Infiltration
THEORY
Ethics
Observations
 
PRACTICE
Abandoned Sites
Boats
Churches
Drains/Catacombs
Hotels/Hospitals
Transit Tunnels
Utility Tunnels
Various
 
RESOURCES
Exploration Timeline
Infilnews
Infilspeak Dictionary
Usufruct Blog
Worldwide Links
Infiltration Forums home | search | login | register

Reply
Infiltration Forums > Rookie Forum > Casing question(Viewed 1248 times)
aven134 location:
Dallas, TX
 
 |  | 
Casing question
< on 7/10/2017 5:06 AM >
Posted on Forum: UER ForumQuote
So when you come across a building with most entrances/windows boarded up really well with masonry screws, what is usually behind them? Locked doors with glass panes, unlocked doors, empty door frame, broken glass windows, intact windows (boarded to protect from being broken) or something else? Asking for educational purposes of course



"If it's got tires or tits, it's gon' give you trouble!"
SorrySquad location:
Chicago
 
 |  | 
Re: Casing question
<Reply # 1 on 7/10/2017 6:13 AM >
Posted on Forum: UER ForumQuote
All of the above.

Only way to know for sure is to get inside and see what the other side looks like.



DarkAngel   |  | 
Re: Casing question
<Reply # 2 on 7/10/2017 6:44 AM >
Posted on Forum: UER ForumQuote
Posted by SorrySquad
All of the above.

Only way to know for sure is to get inside and see what the other side looks like.


Pretty much this. If it's well secured, it's not usually worth the effort and obvious B&E charges if you get caught. Open door or whatever can just be trespassing. Making an opening turns it into B&E, which isn't worth the potential drama as an adult.

Hell, I've mounted oversized and framed plywood panels to walls before just to fuck with people trying to get in. Make the 'window' look easier to get into than the steel gate and they'll spend hours trying to pry off a sheet of plywood on a 1x1" frame. Only to find out that it was masonry bolted to a cinderblock wall.

God, I wish I could have heard their rage on that one lol.

But I'm an asshole and secure stuff well if I'm not going to be around for a while. (It was a business we were closing down and had to leave the bigger machinery in place until we could get a flat bed)


[last edit 7/10/2017 6:46 AM by DarkAngel - edited 1 times]

SorrySquad location:
Chicago
 
 |  | 
Re: Casing question
<Reply # 3 on 7/10/2017 7:03 AM >
Posted on Forum: UER ForumQuote
Posted by DarkAngel
Hell, I've mounted oversized and framed plywood panels to walls before just to fuck with people trying to get in. Make the 'window' look easier to get into than the steel gate and they'll spend hours trying to pry off a sheet of plywood on a 1x1" frame. Only to find out that it was masonry bolted to a cinderblock wall.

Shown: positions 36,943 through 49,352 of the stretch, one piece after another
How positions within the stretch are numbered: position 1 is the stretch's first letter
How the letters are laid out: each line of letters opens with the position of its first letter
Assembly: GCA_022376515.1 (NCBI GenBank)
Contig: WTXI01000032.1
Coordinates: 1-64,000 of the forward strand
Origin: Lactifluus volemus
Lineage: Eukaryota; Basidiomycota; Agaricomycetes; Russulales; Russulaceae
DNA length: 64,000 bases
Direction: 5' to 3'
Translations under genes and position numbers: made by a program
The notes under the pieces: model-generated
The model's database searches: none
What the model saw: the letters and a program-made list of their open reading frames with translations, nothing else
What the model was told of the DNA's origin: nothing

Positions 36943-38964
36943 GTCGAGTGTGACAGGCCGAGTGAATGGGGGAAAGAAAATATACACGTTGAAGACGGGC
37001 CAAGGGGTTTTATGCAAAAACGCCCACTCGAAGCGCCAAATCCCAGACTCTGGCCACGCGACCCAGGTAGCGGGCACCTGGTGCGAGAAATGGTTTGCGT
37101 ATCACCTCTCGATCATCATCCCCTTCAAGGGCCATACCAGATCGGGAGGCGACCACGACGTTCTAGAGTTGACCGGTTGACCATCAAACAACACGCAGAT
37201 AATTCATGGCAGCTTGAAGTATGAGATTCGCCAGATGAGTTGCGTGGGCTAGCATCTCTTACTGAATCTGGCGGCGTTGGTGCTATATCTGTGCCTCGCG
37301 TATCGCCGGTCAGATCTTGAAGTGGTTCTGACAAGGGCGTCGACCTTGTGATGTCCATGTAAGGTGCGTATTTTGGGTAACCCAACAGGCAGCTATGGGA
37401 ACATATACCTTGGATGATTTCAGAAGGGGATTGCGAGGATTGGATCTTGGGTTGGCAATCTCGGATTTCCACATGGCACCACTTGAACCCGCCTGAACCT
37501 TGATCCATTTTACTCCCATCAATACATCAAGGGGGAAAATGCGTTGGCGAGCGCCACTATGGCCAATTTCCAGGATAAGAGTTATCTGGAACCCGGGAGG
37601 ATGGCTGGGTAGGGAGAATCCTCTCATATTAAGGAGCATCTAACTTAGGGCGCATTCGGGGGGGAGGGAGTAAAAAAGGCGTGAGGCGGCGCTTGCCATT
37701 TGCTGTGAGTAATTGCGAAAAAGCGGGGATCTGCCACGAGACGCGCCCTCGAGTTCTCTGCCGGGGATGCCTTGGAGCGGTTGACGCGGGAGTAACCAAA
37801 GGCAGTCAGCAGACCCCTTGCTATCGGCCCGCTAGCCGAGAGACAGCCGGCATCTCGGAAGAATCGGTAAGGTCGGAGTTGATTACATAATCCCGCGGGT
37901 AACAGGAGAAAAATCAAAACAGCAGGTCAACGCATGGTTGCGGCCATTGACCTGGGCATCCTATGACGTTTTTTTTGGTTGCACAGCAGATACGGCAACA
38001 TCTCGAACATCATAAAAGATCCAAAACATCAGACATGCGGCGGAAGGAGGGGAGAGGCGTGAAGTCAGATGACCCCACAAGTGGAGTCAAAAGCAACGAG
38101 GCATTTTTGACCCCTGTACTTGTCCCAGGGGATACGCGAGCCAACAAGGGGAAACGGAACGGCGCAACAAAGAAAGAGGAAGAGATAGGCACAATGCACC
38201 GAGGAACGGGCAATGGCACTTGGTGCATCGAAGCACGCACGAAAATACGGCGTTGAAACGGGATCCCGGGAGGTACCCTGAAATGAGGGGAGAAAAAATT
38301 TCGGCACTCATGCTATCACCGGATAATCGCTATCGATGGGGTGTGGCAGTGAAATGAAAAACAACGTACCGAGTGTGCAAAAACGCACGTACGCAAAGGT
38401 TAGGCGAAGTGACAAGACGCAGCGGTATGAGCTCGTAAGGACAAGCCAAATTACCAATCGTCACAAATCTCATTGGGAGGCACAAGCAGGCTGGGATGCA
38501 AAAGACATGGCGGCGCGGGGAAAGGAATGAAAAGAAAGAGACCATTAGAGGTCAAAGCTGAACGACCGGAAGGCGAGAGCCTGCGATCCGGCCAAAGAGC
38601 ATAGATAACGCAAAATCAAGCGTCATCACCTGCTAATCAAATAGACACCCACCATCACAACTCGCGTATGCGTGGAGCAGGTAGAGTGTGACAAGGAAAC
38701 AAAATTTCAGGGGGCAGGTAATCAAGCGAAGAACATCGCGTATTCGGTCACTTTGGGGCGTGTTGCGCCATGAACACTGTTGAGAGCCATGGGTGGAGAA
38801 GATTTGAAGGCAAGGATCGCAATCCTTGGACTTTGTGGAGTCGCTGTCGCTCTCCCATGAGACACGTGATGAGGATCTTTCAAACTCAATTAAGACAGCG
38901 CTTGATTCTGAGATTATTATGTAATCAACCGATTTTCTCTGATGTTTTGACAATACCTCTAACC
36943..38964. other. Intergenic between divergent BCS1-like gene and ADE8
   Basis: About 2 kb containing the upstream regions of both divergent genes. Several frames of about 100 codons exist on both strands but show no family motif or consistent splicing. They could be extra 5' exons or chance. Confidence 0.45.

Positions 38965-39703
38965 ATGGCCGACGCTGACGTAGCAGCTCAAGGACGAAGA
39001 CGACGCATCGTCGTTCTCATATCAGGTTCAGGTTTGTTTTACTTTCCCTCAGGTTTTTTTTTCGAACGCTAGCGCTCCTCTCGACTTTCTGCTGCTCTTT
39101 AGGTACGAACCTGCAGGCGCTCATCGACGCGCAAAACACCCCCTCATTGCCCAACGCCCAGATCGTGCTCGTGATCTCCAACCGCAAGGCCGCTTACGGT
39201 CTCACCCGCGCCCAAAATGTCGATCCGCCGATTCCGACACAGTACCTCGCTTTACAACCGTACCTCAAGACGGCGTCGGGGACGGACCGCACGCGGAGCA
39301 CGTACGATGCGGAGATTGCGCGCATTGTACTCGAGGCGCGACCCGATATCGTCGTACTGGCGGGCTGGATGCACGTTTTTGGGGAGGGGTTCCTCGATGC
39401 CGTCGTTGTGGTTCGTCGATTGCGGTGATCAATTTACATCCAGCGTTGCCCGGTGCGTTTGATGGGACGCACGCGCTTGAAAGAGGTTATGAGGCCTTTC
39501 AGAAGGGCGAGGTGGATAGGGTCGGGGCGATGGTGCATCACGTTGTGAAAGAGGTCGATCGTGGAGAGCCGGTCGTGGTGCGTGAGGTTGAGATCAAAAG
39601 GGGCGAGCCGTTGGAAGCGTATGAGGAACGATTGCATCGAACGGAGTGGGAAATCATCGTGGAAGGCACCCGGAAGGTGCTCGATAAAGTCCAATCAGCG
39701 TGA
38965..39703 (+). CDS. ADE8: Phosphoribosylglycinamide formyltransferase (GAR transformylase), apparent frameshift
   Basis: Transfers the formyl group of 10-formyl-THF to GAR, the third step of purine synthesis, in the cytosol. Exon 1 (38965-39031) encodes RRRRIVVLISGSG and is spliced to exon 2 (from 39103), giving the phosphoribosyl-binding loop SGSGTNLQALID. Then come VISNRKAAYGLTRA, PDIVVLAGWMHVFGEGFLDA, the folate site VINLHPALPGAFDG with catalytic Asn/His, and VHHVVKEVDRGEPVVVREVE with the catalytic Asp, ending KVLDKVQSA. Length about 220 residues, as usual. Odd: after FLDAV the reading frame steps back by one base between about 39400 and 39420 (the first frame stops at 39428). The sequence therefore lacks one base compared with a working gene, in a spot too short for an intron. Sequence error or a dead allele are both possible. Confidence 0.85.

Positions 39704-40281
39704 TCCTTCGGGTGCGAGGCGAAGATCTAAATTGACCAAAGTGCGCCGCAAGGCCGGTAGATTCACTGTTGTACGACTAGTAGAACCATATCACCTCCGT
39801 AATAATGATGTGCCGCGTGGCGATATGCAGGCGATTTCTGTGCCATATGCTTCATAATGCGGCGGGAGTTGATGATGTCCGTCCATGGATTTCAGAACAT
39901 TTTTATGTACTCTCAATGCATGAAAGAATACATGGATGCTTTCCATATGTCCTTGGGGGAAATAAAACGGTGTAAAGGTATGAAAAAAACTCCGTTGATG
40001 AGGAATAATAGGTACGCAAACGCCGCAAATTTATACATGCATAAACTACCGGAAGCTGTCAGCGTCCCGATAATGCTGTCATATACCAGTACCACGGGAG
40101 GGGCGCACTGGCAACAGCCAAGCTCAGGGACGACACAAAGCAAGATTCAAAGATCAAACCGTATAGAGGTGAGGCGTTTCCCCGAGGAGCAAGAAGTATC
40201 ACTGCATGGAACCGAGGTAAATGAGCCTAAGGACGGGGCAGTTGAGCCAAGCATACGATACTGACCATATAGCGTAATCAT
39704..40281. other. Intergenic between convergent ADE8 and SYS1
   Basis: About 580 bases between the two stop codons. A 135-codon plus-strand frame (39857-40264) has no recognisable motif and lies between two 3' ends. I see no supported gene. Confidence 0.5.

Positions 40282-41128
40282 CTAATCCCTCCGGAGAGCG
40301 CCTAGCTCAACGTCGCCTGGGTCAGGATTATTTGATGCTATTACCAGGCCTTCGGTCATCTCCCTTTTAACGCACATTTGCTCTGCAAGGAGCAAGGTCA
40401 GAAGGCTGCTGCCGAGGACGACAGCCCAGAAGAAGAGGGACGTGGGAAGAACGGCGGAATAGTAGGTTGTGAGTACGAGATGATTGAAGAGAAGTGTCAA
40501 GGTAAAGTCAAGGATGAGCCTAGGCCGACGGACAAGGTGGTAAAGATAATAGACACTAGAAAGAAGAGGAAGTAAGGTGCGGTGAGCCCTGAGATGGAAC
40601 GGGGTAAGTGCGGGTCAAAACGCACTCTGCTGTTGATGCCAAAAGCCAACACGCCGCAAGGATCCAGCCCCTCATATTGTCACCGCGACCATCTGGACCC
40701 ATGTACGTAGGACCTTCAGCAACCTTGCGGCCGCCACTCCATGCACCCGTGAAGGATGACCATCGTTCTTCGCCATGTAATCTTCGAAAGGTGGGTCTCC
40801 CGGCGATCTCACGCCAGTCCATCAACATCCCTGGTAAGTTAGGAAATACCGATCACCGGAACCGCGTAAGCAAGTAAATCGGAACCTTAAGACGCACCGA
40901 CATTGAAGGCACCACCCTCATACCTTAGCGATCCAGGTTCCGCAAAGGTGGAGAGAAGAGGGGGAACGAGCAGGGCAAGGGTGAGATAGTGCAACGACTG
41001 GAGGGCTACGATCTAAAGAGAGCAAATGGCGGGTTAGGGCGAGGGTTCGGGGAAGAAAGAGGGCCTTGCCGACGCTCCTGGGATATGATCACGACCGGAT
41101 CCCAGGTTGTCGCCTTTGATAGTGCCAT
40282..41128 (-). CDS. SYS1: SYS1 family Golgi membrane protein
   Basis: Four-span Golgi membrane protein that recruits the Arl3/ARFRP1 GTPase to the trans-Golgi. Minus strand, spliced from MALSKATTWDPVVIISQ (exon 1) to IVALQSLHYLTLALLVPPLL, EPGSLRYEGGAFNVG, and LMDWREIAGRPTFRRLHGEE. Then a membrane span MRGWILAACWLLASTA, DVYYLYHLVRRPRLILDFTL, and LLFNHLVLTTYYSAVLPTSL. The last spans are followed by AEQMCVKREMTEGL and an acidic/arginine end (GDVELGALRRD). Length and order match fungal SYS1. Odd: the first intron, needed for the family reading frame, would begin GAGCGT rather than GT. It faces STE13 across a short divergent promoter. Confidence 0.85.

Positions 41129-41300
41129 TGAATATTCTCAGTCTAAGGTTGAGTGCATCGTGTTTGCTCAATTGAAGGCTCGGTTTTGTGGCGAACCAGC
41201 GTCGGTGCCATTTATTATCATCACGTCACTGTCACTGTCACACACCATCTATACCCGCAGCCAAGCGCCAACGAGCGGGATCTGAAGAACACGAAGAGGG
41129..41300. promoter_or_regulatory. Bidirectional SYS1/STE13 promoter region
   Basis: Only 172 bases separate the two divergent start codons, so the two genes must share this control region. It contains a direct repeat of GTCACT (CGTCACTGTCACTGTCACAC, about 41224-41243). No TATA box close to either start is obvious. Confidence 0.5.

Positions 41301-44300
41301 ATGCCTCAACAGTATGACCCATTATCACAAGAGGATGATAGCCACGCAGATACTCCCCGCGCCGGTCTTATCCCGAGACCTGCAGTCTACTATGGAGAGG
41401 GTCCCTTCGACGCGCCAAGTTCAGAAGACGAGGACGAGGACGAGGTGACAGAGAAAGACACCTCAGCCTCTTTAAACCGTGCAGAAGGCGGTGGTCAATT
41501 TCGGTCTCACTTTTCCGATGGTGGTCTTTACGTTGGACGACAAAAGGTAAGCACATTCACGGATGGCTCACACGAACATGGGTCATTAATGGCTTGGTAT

Oh that brings back memories. In high school my buddy and I spent over an hour unscrewing stripped bolts and screws on a door frame to get into a prison's guard building (how naive I was), only to find that behind it was a bricked up door.

Talk about risk v award



EPOCH6 location:
Fraser Valley, BC
 
 |  | 
Re: Casing question
<Reply # 4 on 7/10/2017 3:51 PM >
Posted on Forum: UER ForumQuote
Posted by DarkAngel
Hell, I've mounted oversized and framed plywood panels to walls before just to fuck with people trying to get in. Make the 'window' look easier to get into than the steel gate and they'll spend hours trying to pry off a sheet of plywood on a 1x1" frame. Only to find out that it was masonry bolted to a cinderblock wall.

That's hilarious.

In my experience, whether a building is boarded up or not doesn't reveal much of anything about the interior. Types of fencing seem to be a bit more telling of what you'll find inside. Construction fencing seems to be put up to prevent pedestrian injury when the stripping/recycling process of a decommissioned building has begun, barbed wire fencing seems to suggest that equipment and/or belongings have been left behind. But at the same time we've all found many buildings with no fencing or boarding with plenty of equipment and personal belongings left behind, as well as buildings that are fenced and boarded with nothing at all inside. It's usually a gamble.



aven134 location:
Dallas, TX
 
 |  | 
Re: Casing question
<Reply # 5 on 7/10/2017 4:12 PM >
Posted on Forum: UER ForumQuote
Posted by EPOCH6

Types of fencing seem to be a bit more telling of what you'll find inside.



That's an interesting observation that I've never thought about. This particular building i'm looking at was sold to the bank after the owner realized he had too much invested. No fencing but the signage is still all there and there are a couple windows you can see inside of, window blinds are still up too and intact so it seems promising. I also believe there is machinery inside that is gigantic and over 50 years old, it is likely the building was built around it so i doubt it was removed.



"If it's got tires or tits, it's gon' give you trouble!"
Aran location:
Grand Junction, CO
 
 |  | 
Re: Casing question
<Reply # 6 on 7/11/2017 12:51 AM >
Posted on Forum: UER ForumQuote
In my experience, intact glass windows often suggests that the contents of the building are well preserved, if it's not empty. The windows are always the first to go in any abandonment, especially ones in urban areas. Broken windows are both a hazard and a potential POE, but that often means other people were there before you, and may have vandalized the interior as well.



"Sorry, I didn't know I'm not supposed to be here," he said, knowing full well he wasn't supposed to be there.

Infiltration Forums > Rookie Forum > Casing question(Viewed 1248 times)
Reply

Add a poll to this thread



This thread is in a public category, and can't be made private.

Powered by AvBoard AvBoard version 1.5 alpha
Page Generated In: 45 ms